Archive for the ‘Student 3/4 size violins’ Category

French Medio Fino C20th Violin (FULL SIZE)

March 17, 2022

Professional violinist and violin teacher Ursula Donnelley plays and reviews a full size (4/4) French Medio Fino violin 1940-1970s violin.

Ursula Donnelly playing a 20th century French Medio Fino full size violin

My first impressions of this violin were very good. I felt like it has the propensity to be a great instrument for an advanced student and would be suitable for Grade 8. 

The overall tone is smooth, clean and well balanced from the low to high end, with a middling tone that is neither overly bright or overly muted. 

The violin is easy to play in the higher positions which makes it well suited to playing more advanced pieces of classical music. There were no extra noises (squeaks, buzzes) which supports this.

When I first looked at it I did wonder if the D and A strings were a little farther apart than the other strings but I didn’t notice that when I was playing it.

This is certainly more of a classical instrument than a folk instrument. If you’re looking for an affordable instrument that will take you to Grade 8 level, this model is a safe bet. 

Dr Mike Sutton’s repair and restoration notes

When this French violin entered my little repair shop a look thorough the f-hole revealed it has an old browned paper label reading “Medio Fino” Made in France. Typical of some medio fino French violins it has a plain maple back with no flaming and the same for the ribs and scroll. There was a crack in the peg box so I first very securly glued this and then fitted the violin with a set of Wittner composite fine tune pegs that remain fixed in place because a small gear inside the peg turns to tighten the string. Unlike traditional tapered wood pegs these pegs put no strain on the pegbox and no fine tuners are required on the tailpiece, not even on the e-string. They are excellent and so easy to use.

The violin came to me because in the past it has had a “sound post crack” and it suffered some damage on its left shoulder. I took the top (table/face) off the violin and found the sound post crack had long ago been securely glued and was holding up perfectly. Nevertheless, I added two “old school” hot hide glued parchment cleats to the underside of crack just to make it extra secure. The damaged shoulder was hot hide glued and clamped. Another hot hide glued parchment cleat was added under the damaged shoulder.

After the face was glued (with traditional hot hide glue) securely back onto the violin the damaged shoulder was further repaired by adding and hot hide gluing into place slithers of violin table grade European spruce wood. The repair was then finished with a seal of shellac sealer and varnished with several coats of the correct shade of spirit varnish (imported especially form Germany).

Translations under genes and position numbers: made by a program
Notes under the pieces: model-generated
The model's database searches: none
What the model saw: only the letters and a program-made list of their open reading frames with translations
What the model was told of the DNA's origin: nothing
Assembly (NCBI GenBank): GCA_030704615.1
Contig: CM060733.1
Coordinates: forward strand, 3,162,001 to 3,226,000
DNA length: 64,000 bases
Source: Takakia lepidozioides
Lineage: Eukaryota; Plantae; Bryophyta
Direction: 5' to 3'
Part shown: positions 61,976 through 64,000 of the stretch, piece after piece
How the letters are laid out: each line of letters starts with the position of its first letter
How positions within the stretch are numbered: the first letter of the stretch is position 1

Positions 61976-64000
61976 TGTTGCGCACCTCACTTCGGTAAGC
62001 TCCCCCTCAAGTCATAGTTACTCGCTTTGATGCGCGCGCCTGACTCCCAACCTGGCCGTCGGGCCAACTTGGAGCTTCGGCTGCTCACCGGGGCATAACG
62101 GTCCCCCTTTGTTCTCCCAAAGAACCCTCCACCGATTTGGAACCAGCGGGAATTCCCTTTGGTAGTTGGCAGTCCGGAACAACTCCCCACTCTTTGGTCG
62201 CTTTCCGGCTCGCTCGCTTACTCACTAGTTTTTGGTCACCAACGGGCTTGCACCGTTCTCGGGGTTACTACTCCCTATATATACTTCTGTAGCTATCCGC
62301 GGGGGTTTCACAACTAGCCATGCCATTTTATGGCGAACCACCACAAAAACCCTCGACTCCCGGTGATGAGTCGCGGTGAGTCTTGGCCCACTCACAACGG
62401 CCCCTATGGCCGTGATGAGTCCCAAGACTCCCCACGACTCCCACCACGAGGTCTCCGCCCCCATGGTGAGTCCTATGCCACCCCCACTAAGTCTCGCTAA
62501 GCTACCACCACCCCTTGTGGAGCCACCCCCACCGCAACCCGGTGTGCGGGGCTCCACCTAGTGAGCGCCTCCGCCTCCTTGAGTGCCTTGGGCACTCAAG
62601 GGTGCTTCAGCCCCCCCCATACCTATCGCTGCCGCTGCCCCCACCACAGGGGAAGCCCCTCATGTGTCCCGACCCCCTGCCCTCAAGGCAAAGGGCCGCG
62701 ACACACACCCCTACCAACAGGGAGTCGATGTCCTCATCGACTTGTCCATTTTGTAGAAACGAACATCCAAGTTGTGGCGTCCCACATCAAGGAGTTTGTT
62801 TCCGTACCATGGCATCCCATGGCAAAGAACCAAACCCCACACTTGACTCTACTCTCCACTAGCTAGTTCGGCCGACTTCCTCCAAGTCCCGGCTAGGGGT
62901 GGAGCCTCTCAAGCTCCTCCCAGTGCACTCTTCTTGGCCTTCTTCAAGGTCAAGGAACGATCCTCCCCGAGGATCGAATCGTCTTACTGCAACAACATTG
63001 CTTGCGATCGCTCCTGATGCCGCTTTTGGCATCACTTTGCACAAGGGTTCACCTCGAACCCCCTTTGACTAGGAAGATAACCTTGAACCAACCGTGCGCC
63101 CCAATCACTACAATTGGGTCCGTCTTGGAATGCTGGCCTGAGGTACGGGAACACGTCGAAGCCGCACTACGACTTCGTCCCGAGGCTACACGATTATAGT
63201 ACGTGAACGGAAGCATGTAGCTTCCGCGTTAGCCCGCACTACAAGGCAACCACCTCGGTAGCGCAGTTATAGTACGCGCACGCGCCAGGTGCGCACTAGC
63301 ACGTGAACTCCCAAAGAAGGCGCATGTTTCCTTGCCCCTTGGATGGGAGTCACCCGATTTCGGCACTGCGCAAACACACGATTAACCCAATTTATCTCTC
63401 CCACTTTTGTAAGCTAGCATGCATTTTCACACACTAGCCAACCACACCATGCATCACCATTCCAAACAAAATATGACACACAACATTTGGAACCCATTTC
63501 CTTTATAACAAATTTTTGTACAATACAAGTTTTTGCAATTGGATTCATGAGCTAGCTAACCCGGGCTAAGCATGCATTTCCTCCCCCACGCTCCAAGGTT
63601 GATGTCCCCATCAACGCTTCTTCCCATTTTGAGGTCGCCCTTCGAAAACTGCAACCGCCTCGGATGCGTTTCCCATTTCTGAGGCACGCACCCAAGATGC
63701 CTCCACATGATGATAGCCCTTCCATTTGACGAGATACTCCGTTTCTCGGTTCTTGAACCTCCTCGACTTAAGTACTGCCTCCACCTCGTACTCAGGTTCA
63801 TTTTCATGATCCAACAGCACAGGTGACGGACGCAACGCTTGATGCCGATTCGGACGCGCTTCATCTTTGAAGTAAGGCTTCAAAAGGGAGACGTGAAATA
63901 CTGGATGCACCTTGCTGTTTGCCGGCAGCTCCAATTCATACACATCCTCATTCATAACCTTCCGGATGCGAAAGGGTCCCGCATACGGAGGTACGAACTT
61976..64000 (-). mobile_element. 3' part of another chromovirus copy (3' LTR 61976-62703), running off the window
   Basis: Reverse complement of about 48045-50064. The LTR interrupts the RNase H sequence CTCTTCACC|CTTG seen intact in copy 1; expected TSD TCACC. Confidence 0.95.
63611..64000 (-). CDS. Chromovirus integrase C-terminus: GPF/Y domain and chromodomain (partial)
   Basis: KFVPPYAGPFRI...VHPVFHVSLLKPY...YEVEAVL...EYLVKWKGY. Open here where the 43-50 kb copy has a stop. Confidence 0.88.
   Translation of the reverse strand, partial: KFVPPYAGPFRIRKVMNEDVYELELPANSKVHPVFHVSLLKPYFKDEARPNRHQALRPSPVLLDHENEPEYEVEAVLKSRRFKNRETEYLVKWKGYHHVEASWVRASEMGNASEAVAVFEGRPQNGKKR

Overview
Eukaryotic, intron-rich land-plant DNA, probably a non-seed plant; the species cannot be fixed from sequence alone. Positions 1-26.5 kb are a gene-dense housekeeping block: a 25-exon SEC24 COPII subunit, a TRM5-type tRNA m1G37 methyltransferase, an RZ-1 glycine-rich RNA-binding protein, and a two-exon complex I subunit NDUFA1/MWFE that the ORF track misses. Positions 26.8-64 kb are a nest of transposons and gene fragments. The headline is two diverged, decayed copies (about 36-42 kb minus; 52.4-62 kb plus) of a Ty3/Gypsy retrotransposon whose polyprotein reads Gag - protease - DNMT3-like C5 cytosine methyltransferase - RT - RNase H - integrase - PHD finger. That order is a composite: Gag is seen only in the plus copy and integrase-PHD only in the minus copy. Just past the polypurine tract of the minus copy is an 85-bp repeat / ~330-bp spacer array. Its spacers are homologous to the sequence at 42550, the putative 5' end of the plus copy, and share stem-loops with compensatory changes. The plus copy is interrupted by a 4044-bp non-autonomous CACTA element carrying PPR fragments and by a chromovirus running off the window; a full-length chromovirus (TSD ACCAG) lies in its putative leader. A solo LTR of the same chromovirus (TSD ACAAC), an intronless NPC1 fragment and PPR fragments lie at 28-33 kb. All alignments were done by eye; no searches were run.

The fingerboard of this violin had seen some good use and so was re-dressed with the correct luthier tool to ensure the strings all depressed perfectly as on the day it was made.

I fitted the violin with a high grade sound post and high grade maple Korolia bridge, perfectly fitted and then tuned to the violin. It is strung (as are many of my violins) with high quality Pirastro Tonica synthetic core strings.

These plain looking understated violins have a reputation for being excellent student models well suited to take a student to pass their Grade 8 ABRSM exam. This sustainable rescued violin is now perfectly set up for easy and trouble free playing.

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Full Size Czechoslovakian 1940-60s Violin

March 17, 2022

Code 115

Professional violinist and violin teacher Ursula Donnelley plays and reviews a full size (4/4) Czechoslovakian violin.

I borrowed this violin last week whilst Dr Sutton was repairing my violin. At first he asked me to try it to see if I felt it was too bright. I much prefer a bright sounding instrument (on the loud side) to a muted instrument, as I am a soloist and have played violin in loud rock bands, so like an instrument that can be heard from miles away. I told him that I would be happy to play it for a few days.

I love the bold sound, especially on the lower end, and think this would suit someone who wanted to play folk music, particularly the Klezmer/Gypsy style I was performing when I made the video. If you’re in a loud band with a set of drums and want a violin that can stand out in this scenario, this one would be very good.